FASB Provides Educational Resources to Help Stakeholders Through COVID-19-Related Accounting Issues
A company’s financial statements offer essential information about an organization’s financial health—information that investors and other financial statement users rely on to make capital allocation decisions. Companies and other organizations follow what are known as Generally Accepted Accounting Principles, or GAAP, to provide this important information in their financial reports.
The Financial Accounting Standards Board (FASB) is responsible for developing the standards that constitute GAAP. Since the onset of the COVID-19 pandemic in March 2020, many companies and organizations were faced with unique financial reporting situations brought on by the economic effects of the pandemic. To help stakeholders address the challenges brought on by this unique situation, the FASB has taken a number of steps to help stakeholders understand and apply standards that relate to the unexpected accounting impacts of COVID-19.
Adriana Yepes is supervising project manager with the Financial Accounting Standards Board. Her presentation, “FASB Standards: What You Need to Know Now,” touched on several of the more common accounting issues related to the pandemic. Her presentation is available online and is an excellent resource for information.
Paycheck Protection Program—Accounting-Related Issues
In her summary of accounting by the borrower, Yepes explained that an entity’s structure—for-profit or not-for-profit—will determine which of the four accounting models may be utilized, and how loan proceeds are recognized on financial statements. The chart below is a helpful guide.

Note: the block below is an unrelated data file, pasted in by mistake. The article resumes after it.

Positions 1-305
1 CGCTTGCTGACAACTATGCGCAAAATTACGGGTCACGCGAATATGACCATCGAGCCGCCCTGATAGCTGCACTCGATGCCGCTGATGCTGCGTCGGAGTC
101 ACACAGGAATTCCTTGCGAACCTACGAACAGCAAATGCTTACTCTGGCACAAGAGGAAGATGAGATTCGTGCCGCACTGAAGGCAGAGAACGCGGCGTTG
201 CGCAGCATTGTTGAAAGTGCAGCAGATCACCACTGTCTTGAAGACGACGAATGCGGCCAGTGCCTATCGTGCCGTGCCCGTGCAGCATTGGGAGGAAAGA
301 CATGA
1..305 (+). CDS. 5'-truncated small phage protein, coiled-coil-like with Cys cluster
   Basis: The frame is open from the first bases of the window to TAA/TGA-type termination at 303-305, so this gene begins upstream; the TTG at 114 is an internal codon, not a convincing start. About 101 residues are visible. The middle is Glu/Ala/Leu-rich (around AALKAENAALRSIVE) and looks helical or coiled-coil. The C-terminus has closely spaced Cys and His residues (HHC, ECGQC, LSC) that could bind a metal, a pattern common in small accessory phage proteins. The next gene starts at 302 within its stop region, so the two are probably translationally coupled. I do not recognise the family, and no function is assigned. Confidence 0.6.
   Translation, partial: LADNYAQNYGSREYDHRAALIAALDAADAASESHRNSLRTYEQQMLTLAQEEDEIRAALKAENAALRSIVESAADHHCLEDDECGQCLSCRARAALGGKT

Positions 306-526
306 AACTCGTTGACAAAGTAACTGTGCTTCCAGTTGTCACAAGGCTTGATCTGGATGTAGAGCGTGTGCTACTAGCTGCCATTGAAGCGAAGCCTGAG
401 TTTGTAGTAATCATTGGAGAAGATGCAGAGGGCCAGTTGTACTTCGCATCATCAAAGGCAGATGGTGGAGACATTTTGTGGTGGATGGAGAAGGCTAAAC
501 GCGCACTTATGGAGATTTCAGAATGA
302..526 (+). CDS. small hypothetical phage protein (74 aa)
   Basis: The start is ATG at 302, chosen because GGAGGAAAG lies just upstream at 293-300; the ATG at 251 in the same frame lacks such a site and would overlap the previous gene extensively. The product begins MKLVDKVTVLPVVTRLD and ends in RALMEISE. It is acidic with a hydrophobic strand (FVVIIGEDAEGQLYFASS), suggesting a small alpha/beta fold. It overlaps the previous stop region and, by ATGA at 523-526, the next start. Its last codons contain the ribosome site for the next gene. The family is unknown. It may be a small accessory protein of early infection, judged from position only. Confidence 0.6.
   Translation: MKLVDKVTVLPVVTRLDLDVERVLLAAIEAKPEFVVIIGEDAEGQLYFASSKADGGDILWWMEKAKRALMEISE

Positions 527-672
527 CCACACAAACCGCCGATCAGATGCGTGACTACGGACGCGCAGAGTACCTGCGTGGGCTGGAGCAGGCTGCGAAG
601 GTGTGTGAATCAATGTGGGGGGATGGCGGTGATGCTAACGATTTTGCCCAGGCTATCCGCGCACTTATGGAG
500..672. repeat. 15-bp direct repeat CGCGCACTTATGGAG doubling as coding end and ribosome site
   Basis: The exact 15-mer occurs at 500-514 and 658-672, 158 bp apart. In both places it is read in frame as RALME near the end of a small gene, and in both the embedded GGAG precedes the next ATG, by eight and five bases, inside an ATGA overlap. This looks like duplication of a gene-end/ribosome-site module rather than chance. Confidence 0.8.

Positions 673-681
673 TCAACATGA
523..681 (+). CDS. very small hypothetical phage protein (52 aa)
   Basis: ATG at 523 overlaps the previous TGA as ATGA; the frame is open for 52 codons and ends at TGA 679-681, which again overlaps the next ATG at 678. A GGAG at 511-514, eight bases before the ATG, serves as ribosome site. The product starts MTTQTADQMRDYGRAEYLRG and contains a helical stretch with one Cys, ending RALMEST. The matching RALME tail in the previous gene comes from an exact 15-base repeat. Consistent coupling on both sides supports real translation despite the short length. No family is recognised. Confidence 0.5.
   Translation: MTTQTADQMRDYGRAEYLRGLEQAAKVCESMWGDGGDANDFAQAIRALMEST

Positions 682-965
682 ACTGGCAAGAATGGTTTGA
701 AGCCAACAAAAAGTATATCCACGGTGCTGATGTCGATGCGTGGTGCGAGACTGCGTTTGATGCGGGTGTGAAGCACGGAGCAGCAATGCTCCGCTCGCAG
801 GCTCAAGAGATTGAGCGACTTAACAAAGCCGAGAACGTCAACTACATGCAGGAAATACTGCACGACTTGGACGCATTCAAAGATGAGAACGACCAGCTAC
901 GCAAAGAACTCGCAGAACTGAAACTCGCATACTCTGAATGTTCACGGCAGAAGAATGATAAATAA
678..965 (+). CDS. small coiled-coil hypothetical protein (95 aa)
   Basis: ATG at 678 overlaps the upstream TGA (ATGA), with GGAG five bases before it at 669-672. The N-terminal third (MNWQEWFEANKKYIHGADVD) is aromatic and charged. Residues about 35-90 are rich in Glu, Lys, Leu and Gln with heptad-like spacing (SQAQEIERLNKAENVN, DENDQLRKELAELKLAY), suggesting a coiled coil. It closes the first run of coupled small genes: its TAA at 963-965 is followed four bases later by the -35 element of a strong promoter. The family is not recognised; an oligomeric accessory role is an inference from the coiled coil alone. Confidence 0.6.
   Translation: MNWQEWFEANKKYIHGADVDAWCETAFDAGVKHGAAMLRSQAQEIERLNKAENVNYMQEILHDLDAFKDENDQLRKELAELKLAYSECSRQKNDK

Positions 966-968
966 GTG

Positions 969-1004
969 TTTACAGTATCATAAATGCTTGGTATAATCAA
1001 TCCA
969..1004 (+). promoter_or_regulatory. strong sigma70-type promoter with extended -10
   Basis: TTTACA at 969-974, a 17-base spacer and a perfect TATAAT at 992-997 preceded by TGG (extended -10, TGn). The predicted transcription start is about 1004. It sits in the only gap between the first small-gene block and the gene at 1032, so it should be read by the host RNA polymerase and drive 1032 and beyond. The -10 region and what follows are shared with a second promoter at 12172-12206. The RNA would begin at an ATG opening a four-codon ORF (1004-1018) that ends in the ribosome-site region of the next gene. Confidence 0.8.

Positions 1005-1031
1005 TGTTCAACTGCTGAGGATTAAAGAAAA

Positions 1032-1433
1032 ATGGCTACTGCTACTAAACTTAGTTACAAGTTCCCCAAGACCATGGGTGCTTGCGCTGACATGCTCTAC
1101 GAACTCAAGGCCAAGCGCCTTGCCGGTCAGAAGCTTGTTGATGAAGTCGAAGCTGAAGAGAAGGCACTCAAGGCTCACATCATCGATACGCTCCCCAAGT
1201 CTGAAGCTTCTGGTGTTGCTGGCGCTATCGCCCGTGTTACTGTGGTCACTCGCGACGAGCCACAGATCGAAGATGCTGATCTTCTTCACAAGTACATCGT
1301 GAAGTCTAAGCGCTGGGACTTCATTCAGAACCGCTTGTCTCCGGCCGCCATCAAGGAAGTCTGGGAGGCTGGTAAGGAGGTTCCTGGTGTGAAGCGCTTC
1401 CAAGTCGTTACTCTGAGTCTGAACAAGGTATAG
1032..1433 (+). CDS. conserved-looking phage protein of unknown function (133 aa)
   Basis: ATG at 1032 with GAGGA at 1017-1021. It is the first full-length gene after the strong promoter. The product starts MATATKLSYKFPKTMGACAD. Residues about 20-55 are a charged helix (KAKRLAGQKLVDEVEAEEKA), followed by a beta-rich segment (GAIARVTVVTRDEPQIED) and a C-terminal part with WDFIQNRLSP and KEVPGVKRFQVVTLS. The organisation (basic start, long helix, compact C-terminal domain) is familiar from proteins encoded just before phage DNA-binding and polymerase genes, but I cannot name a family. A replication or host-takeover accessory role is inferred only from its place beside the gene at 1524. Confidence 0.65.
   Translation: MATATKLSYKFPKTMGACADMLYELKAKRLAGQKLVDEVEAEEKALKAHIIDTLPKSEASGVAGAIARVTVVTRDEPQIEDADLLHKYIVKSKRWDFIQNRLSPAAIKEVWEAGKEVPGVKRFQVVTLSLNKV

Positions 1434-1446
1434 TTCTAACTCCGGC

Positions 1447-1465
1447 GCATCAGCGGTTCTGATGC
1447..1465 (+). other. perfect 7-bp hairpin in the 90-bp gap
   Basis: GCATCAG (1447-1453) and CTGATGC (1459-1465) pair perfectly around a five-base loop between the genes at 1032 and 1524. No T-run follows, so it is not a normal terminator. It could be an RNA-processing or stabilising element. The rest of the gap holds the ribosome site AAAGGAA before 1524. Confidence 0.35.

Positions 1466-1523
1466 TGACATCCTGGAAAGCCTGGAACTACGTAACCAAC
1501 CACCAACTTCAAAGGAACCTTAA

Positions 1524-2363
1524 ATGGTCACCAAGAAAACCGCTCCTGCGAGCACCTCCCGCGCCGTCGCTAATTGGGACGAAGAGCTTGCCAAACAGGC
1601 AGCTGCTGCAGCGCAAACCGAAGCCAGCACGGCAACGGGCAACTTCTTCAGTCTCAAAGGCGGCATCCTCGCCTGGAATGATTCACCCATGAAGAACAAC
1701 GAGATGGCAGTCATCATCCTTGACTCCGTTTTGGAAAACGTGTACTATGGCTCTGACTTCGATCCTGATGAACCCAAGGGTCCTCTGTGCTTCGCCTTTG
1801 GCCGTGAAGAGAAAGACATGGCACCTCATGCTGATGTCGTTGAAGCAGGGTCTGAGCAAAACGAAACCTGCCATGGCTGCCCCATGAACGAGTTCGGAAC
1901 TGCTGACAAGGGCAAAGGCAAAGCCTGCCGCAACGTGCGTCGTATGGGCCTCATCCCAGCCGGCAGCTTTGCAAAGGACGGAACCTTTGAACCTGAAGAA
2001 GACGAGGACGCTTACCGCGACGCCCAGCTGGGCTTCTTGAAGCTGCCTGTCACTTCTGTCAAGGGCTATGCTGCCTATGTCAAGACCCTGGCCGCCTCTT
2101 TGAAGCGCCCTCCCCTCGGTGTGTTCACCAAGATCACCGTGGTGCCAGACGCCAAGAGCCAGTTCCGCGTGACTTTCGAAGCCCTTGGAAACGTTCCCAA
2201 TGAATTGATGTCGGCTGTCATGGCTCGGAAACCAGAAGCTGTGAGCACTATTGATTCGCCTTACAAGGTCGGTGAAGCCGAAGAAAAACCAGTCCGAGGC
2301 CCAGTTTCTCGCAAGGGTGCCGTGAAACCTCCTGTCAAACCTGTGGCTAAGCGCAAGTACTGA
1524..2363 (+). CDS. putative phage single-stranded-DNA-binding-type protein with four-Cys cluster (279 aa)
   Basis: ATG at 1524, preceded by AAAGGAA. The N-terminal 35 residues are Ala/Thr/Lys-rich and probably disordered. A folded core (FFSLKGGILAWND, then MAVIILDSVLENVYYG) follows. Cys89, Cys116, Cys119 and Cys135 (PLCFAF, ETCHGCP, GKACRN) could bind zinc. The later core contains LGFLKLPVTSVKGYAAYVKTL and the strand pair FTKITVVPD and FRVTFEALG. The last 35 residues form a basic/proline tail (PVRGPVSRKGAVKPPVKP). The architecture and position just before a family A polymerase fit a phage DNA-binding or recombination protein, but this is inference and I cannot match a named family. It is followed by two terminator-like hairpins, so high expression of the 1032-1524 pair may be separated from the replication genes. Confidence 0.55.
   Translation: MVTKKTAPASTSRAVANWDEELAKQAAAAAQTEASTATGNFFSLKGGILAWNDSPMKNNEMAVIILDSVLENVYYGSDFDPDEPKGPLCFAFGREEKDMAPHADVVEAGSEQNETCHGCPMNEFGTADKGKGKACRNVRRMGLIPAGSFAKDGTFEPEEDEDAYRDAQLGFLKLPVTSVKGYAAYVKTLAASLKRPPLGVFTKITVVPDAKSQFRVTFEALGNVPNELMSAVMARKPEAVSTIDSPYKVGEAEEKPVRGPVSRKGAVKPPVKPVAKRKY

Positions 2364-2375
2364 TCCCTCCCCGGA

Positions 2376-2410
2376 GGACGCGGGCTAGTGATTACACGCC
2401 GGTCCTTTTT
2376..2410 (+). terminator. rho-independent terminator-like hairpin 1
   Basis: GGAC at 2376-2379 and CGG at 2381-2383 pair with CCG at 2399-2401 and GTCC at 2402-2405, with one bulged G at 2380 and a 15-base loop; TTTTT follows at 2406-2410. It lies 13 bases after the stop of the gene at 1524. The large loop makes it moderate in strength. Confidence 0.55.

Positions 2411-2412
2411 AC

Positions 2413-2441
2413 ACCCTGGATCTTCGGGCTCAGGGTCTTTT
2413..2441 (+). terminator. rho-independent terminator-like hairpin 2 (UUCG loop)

The FASB has received many questions about debt modifications related to the COVID pandemic. According to Yepes, FASB has provided additional guidance on common modifications—from the borrower’s perspective—in Topic 470: How to Account for Debt Modifications.
In short, debt modification can be considered anytime there are changes in debt agreements that result in an entity having to pay out cash flow different from the original arrangement; and the agreement is with the same lender as the original debt. Yepes clarified that changes can include an adjustment in payment timing, changes in interest rates, and maturity date adjustments. If those conditions are met, the next step is to consider whether troubled debt restructuring (TDR) conditions apply, or if the modification and extinguishment guidance is the appropriate option.
Under current FASB guidance, two things must occur to pursue TDR: The borrower must be experiencing financial difficulty, and the lender must have granted the borrower a concession. If these conditions exist, TDR guidance can be found in section 470-60-35.
If those conditions are not met, the modification and extinguishment guidance in 470-50 may apply depending on whether the modification makes the arrangement substantially different from the old arrangement. That determination is generally made with what is referred to as the 10% test.
As a result of the pandemic, a significant number of lessors have provided lease concessions to tenants. Concessions can include a deferral of lease payments, cash payments, and a reduction of future lease payments. Due to the high number of businesses affected by concessions, FASB prepared a staff question-and-answer document to clarify guidance which can be found on the fasb.org website. (Topic 842 and Topic 840: Accounting for Lease Concession Related to The Effects of the COVID-19 Pandemic)
As outlined in the presentation by Yepes, FASB staff clarified that an entity would not have to analyze each contract to determine whether it need apply lease modification guidance as long as a) the concession contract does not result in a significant increase in the rights of the lessor, or b) the obligations of the lessee. This is meant to reduce the challenges of evaluating the enforceable right and obligation of each lease contract, which for many companies can be substantial. FASB guidelines do clarify that an entity provide disclosure about the material concession and the accounting of those concessions, and also provide information about the financial effect of those concessions for the end user of the information.
For additional information on the guidelines summarized in this document and other accounting issues related to the COVID pandemic, go to fasb.org/COVID19.